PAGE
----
A federal judge in California has issued an injunction against President Donald Trump’s move to ban WeChat, the most popular Chinese messaging and payment transfer app, from operating in the United States.

The app, which is used by over 20 million people in the US, has become an additional point of contention in the escalating US-China tensions. As with recent restrictions imposed on TikTok, Huawei, and ZTE, the ban was grounded in national security concerns. 

Judge Laurel Beeler of the United States District Court for the Northern District of California acknowledged that the WeChat ban raised serious questions about whether the ban was in violation of First Amendment rights, which grants freedom of speech. 

“The specific evidence about WeChat is modest,” she stated, adding that “the regulation — which eliminates a channel of communication without any apparent substitutes — burdens substantially more speech than is necessary to further the government’s significant interest.”

WeChat and TikTok, another Chinese-owned social networking service, were both set to be banned from Sunday last week after a press release from the US Department of Commerce criticised them for being “subject to mandatory cooperation with the intelligence services of the CCP.”

“At the President’s direction, we have taken significant action to combat China’s malicious collection of American citizens’ personal data, while promoting our national values, democratic rules-based norms, and aggressive enforcement of U.S. laws and regulations,” said US Department of Commerce Secretary Wilbur Ross.

However, TikTok has since been granted a week-long reprieve by Trump to move ahead with a deal between TikTok, Oracle, and Walmart.  

The injunction will do little to cool the increasing tensions between the United States and China over the right to control the global technology landscape. Trump’s move to ban WeChat now resembles earlier moves by China to ban American apps such as Twitter and Facebook, both of which were removed from Chinese app stores in 2009 when Chinese officials realised they were not able to fully censor the information shared on those platforms. 

Seemingly in response to the US government’s escalation, China’s Commerce Ministry declared on Saturday that foreign companies added to their “unreliable entities list” would be prohibited from investing in China or trading with the Chinese market. The list will supposedly target foreign companies who are deemed to be violating normal market transactions in China or taking discriminatory measures against Chinese firms.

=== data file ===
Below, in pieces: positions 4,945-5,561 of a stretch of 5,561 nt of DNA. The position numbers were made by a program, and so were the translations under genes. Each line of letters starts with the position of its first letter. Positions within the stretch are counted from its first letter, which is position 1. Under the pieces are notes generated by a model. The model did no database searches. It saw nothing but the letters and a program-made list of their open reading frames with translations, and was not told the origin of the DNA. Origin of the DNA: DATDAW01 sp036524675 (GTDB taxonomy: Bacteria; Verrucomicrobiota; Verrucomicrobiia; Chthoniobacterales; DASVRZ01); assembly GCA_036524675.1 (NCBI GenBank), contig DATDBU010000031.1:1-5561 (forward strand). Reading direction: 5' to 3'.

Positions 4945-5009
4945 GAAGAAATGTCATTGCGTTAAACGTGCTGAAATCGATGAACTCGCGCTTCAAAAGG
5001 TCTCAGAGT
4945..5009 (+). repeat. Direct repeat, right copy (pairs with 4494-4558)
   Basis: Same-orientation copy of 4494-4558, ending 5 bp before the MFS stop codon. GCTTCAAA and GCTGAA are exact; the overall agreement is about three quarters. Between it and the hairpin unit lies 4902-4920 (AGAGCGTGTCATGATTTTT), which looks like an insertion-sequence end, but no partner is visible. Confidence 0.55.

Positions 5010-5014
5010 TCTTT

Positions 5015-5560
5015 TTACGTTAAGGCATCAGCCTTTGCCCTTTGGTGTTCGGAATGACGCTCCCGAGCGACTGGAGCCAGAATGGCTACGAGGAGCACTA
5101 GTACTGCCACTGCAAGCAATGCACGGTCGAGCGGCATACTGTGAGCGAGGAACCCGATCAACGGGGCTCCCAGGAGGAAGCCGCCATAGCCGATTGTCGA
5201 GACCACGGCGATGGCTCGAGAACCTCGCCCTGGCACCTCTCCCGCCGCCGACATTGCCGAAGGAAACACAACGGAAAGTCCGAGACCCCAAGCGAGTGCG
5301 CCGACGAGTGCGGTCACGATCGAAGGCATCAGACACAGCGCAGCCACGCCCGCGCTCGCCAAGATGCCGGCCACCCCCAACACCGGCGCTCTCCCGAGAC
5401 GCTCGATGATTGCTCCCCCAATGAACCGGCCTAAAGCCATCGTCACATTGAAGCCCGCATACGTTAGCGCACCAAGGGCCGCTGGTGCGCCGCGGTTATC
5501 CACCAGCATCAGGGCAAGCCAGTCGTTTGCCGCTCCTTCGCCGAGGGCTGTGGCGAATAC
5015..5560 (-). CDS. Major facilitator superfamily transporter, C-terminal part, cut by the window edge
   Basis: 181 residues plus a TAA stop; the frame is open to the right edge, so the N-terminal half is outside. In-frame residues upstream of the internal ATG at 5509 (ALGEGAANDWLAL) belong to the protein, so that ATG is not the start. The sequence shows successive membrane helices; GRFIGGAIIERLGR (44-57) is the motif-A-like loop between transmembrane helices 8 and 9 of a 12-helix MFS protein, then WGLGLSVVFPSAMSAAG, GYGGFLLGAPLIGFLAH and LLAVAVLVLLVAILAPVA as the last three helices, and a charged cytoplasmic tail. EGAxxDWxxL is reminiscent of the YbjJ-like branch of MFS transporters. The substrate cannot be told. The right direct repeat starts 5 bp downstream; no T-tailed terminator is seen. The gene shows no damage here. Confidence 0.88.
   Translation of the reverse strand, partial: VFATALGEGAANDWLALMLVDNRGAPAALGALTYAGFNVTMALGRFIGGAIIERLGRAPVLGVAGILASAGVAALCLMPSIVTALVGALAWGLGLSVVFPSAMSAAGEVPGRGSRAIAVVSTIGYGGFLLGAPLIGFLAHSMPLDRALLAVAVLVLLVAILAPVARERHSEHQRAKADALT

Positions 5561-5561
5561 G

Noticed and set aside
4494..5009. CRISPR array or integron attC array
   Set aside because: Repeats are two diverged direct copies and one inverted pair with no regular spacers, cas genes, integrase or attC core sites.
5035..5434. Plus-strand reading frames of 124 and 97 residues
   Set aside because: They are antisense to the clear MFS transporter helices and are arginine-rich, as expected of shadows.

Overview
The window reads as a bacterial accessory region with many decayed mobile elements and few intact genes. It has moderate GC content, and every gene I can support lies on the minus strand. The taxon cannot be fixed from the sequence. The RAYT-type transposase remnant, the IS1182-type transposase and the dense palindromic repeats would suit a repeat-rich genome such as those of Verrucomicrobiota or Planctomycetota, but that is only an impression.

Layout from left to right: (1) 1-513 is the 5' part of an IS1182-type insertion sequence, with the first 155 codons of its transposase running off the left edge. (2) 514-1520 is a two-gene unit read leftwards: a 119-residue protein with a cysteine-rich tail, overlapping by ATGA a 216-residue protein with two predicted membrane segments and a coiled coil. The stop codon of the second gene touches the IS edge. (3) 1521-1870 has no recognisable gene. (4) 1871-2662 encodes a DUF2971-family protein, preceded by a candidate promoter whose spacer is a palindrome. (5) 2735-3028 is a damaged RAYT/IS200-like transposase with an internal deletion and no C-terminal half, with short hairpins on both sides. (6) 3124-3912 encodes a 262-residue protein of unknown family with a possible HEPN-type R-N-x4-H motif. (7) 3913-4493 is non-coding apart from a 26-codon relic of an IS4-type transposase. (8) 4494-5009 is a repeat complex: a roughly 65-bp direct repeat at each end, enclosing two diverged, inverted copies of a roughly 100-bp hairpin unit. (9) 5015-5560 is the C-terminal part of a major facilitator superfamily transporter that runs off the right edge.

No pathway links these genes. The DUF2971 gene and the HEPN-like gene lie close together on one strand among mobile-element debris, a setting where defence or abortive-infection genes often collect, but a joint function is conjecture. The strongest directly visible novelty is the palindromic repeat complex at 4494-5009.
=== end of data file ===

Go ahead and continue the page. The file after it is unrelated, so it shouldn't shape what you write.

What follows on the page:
The Chinese government has yet to announce the companies that have made it onto the list, but suggestions have been made in state media that Apple, Qualcomm, and Cisco could be part of those sanctioned companies if relations between the US and China continue to worsen. 

In a statement, the Chinese Commerce Ministry was highly critical of Trump’s proposed ban, stating that “Without providing evidence, the United States has repeatedly used its national power to hunt and suppress the above two companies for unwarranted reasons, seriously disrupting the normal business activities of the companies and undermining the confidence of international investors in the US investment environment.” 

WeChat insists that its encryption policy means that all of its users’ messages are secure and that all forms of content such as audio, text, and images are promptly deleted once the intended recipient has received them. However, its privacy policy states that “Only where necessary will we share your information with selected recipients who have a legal basis and valid jurisdiction to request such data.”

In response to the ban, WeChat’s parent company Tencent has stated that “The Company has been engaging and will continue to engage in discussions with the U.S. government and other stakeholders in the United States to achieve a longterm solution.”


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